Navacord’s Banner Year Continues With the Addition of Hoffmann Kool Insurance & Life Line Insurance

Navacord Corp., a leading insurance and risk management brokerage, is pleased to announce their strategic expansion in Saskatchewan with the addition of Hoffmann Kool Insurance and Life Line Insurance, effective October 1, 2019.

Both Hoffmann Kool and Life Line have proudly served the business, personal and life insurance needs of Saskatchewan communities for over thirty years. Located in Saskatoon, both offices will remain under the management of their current leadership teams.

“With eleven partnerships announced so far in 2019, we have tripled our business in five short years,” said T. Marshall Sadd, Executive Chairman of Navacord. “We are pleased at how our business model resonates with brokers and consider 2019 to be a banner year.”

“We are tremendously excited about the opportunity to join Navacord,” said Darryn Knibbs, President and CEO of Hoffmann Kool and Life Line Insurance. “Our desire was to remain an independent business but have the benefits of being part of a bigger, national broker. This is exactly what we are achieving by joining Navacord.”

This marks the second Broker Partner announcement in one week, following the addition of Vancouver Island-based Waypoint Insurance Services.

“Navacord is excited to be expanding in Saskatchewan as we focus on building the business in the province,” said Shawn DeSantis, President and CEO of Navacord. “Hoffman Kool and Life Line strategically expand our geographic footprint and increase our expertise in the province. We look forward to working with the Hoffman Kool and Life Line teams.”

About Hoffmann Kool Insurance

Hoffmann Kool Insurance has been providing a broad range of Personal and Commercial Insurance Products and Motor Vehicle Licensing for over 30 years. They pride themselves on being Saskatoon’s locally owned insurance experts who work hard to take care of their clients. Their team strives to deliver an exceptional client experience through their knowledge, technical expertise and friendliness. They know insurance can be a bit confusing which is why they help to make things clear.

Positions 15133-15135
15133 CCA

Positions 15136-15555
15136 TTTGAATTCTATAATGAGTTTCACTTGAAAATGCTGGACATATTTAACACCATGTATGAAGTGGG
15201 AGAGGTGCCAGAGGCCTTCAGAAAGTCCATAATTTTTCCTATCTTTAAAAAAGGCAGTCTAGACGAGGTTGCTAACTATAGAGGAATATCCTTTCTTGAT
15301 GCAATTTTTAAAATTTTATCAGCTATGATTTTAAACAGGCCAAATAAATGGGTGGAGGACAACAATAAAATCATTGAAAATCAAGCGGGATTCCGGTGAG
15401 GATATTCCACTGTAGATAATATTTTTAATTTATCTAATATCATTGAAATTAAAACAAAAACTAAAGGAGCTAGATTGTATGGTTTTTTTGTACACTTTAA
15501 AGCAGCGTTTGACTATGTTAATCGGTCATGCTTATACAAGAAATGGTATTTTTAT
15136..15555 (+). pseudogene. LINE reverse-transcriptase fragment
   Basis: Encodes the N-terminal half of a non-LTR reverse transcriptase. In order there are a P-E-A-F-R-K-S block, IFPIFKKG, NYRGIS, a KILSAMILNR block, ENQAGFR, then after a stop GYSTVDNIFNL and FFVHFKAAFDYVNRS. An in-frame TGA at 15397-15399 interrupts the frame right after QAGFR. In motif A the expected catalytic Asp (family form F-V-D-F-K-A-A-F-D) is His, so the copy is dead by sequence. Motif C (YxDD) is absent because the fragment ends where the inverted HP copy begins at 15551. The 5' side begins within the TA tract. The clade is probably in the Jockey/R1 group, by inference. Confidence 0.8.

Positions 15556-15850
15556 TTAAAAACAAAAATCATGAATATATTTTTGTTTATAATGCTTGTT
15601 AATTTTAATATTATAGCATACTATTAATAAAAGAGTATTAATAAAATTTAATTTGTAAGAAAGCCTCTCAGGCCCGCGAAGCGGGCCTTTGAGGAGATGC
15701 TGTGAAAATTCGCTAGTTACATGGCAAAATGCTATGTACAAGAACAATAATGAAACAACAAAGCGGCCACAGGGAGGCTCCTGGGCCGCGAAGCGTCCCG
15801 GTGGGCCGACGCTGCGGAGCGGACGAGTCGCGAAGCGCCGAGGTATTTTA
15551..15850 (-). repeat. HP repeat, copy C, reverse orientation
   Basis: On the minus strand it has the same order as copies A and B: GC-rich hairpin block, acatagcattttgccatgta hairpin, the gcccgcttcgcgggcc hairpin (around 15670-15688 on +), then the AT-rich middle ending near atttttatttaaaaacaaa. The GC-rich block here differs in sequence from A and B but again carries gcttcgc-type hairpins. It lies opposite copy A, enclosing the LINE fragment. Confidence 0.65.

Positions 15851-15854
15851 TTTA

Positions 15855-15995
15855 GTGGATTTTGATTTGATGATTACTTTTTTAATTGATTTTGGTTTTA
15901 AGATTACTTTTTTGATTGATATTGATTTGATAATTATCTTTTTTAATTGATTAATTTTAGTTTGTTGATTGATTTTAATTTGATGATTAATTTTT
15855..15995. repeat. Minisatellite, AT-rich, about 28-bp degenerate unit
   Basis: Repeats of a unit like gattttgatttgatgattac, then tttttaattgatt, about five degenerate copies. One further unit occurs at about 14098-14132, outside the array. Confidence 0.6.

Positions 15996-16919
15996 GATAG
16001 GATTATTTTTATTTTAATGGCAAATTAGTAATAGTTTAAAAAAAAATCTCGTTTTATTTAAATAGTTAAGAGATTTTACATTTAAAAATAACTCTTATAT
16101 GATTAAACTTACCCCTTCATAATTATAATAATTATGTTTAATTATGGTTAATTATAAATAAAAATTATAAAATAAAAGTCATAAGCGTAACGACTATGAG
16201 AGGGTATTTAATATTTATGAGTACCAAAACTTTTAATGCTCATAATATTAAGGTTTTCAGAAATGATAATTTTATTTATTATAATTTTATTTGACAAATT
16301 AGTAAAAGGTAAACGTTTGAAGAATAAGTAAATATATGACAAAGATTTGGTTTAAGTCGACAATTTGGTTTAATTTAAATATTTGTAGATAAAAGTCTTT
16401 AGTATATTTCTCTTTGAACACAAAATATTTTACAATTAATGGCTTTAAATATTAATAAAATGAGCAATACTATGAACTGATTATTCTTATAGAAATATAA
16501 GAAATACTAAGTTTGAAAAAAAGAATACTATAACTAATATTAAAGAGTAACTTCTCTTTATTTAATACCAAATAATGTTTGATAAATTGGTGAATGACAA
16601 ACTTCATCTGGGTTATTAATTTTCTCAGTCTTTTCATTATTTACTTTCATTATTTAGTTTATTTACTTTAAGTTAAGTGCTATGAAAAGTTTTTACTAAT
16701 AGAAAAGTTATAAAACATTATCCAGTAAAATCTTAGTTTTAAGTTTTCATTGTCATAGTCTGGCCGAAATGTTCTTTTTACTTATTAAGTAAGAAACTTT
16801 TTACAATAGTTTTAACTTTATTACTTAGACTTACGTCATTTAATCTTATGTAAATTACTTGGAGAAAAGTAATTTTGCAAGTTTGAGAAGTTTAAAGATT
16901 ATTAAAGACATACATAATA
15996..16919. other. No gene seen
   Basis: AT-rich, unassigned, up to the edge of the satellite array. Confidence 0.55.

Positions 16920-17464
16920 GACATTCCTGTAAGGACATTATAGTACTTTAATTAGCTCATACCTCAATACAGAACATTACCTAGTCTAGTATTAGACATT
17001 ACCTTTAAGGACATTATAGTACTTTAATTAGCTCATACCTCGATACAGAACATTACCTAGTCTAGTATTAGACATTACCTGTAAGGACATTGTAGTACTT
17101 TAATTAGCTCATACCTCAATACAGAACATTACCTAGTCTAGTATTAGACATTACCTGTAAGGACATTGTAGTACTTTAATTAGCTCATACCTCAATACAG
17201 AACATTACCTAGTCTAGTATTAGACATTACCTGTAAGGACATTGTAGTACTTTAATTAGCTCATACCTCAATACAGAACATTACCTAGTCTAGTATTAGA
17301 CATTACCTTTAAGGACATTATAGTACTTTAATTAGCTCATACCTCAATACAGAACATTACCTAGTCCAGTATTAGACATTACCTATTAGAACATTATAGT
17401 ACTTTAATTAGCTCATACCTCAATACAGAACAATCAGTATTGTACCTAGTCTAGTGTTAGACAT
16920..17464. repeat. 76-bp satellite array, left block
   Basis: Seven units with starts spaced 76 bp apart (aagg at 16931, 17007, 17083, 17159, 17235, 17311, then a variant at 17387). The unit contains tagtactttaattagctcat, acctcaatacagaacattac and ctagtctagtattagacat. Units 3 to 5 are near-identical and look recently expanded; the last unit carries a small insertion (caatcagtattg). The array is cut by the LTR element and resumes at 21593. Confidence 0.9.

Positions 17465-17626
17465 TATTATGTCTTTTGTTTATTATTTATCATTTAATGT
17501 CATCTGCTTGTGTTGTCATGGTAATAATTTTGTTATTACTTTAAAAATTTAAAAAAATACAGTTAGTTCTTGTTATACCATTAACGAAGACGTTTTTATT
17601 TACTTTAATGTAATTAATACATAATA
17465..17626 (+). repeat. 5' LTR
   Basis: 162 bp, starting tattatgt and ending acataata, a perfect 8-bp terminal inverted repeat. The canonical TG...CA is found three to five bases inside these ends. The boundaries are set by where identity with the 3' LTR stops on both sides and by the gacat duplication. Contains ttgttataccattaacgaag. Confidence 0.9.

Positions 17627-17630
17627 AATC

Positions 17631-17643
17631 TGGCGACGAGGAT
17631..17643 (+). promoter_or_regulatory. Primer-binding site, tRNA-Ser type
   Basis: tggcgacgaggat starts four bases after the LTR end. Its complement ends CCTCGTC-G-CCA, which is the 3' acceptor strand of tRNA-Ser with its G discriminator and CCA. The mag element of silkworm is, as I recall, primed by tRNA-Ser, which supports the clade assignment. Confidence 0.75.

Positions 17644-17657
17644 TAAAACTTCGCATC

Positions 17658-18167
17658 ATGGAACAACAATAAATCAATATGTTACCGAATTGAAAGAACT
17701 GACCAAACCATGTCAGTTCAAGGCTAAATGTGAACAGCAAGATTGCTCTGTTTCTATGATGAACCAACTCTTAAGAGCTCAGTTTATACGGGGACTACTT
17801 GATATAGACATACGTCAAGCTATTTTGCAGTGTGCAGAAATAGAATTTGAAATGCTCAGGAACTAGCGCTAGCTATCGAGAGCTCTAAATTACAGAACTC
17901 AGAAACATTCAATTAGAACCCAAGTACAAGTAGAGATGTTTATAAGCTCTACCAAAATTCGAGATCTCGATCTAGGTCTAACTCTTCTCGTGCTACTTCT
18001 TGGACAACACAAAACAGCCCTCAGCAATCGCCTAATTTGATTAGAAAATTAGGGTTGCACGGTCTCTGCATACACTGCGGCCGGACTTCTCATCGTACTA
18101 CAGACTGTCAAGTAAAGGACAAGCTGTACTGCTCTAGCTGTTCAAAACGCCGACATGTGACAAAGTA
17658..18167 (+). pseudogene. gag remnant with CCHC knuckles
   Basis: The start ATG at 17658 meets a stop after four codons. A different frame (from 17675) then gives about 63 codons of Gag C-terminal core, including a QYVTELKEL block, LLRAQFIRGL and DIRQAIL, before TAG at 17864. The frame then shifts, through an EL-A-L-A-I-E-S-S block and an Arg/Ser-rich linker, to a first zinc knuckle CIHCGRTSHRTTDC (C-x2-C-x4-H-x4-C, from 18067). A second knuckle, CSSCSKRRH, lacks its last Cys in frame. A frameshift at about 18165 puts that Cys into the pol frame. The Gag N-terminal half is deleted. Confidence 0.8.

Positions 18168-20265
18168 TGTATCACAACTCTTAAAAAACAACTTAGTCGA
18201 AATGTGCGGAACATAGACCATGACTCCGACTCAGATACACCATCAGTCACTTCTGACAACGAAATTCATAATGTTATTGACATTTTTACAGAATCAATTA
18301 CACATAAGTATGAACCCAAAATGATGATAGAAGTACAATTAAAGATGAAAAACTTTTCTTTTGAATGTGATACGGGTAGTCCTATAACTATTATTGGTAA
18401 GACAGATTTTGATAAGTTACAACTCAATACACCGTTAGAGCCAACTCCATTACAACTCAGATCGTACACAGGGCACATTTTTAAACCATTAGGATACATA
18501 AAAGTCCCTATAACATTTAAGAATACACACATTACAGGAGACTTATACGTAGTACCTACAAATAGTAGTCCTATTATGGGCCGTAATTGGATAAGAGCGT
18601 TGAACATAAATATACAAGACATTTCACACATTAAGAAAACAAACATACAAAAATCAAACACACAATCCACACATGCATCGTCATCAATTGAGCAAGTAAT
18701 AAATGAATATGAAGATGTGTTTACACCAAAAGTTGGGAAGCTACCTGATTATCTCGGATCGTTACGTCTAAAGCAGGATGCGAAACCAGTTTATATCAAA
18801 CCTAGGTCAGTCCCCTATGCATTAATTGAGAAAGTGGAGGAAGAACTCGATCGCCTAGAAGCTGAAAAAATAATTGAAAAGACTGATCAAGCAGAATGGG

About Life Line Insurance Brokers

Life Line Insurance Brokers has been providing their clients a wide selection of products and services in Saskatoon and throughout Saskatchewan for over 40 years. The Life Line team work hard to ensure clients receive affordable, understandable insurance options from advisors who have earned their trust to help them at every stage of their life.

About Navacord

Headquartered in Toronto, Navacord’s group of companies include Broker Partners across Canada and Specialty Managing General Agents. Offering risk management and consulting solutions, Navacord is committed to the success of their clients and delivering expert advice in an increasingly complex world. Broker Partners deliver local, personalized service to their clients while being supported by the additional expertise, resources and efficiencies of a national brokerage. Navacord is the preferred partner for entrepreneurial insurance brokerages seeking to collaborate and grow while maintaining their unique identity and culture.

The state of aviation insurance in Canada

by Sandy Odebunmi | skies

All aviation operations across Canada are likely to be affected whether they are a commercial or private aircraft owner, manufacturer, distributor, or maintenance organization.

A hard market is caused by a number of contributing factors that include falling investment rates, increases in fraudulent claims and larger global losses. In Canadian aviation insurance there are even more aspects to the changing market. The number of available insurers coupled with the weather, the value of the Canadian dollar, and the severity of losses all play their part.

All aviation insurers licensed to write in Canada are re-insured by global companies. A catastrophe across the world may not even make it into Canada’s news cycle, but the same re-insurers covering your operation might also be on the hook for a downed A320.

Canada is particularly susceptible to bad weather claims. A severe ice storm in Manitoba could lead to higher aircraft premiums across the country the following year.